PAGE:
Thursday, 15 June 2006

Checking out the night-life

Jan and I were on the farm last week and one evening did a bit of spotlighting through some of the White Box country up in the hills, looking for nocturnal birds and tree dwelling animals. We came across two Common Brushtail Possums (Tichosurus vulpecula) in different spots, which was a bit of a thrill given it is so dry … and we’d never seen them on our place before. These are the same species of possum that are in plague proportion following their introduction to New Zealand and the locals have found it necessary to introduce programs to keep numbers in check.
At about 2 am that same night we were woken by the scratching and muffled squealing of a small bat that had managed to get itself caught between one of the windows and its cover. I managed to free it by removing the cover. In the daylight I found a similar (and maybe even the same) bat alive but on its back on the floor of the shearing shed, which is located about 75 metres from the house. After taking a few photos, 2 of which are part of this blog, I placed the bat on a sheltered branch of a tree and saw no more of it again.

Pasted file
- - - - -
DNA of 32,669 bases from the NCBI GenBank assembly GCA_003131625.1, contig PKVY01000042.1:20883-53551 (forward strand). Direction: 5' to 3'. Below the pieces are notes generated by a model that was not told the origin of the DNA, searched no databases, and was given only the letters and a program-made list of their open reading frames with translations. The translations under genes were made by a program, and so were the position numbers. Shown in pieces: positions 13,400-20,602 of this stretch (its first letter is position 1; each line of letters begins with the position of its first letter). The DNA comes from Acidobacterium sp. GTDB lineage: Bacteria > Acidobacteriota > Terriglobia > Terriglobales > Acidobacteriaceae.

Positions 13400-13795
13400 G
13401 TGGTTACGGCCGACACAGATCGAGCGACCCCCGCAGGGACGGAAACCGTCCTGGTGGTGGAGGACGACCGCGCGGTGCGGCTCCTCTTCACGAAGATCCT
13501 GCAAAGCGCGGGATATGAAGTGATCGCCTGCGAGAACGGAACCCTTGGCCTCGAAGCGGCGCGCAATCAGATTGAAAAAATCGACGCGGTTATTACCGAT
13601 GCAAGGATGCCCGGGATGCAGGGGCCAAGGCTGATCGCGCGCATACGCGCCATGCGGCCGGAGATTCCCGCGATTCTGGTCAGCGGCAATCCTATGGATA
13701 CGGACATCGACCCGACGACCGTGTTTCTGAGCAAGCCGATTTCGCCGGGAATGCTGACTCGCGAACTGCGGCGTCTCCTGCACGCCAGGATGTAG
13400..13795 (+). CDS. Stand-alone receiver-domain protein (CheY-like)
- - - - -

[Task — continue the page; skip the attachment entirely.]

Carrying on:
Yesterday I emailed a couple of the photos to my good friend, Toni McLeish who works for the NSW Department of Environment and Conservation (where she coordinates the activities of the Grassy Box Woodlands Conservation Management Network) to see if she or someone she works with could identify the species. She responded quickly advising it was a Lesser Long-eared Bat (Nyctophilus geoffroyi).
Toni explained that “the identification features are the long ears (of course), the bump above the nose which has a "Y" groove and silver belly fur; and that they are not rare but are special, and do like houses and curtains in particular.” The book we have titled “A Field Guide to Mammals of Australia” by Peter Menkhorst and Frank Knight states that Lesser Long-eared Bats are one of Australia’s most widespread and abundant mammals, common over most of the mainland except for Cape York and the east coast of Queensland.

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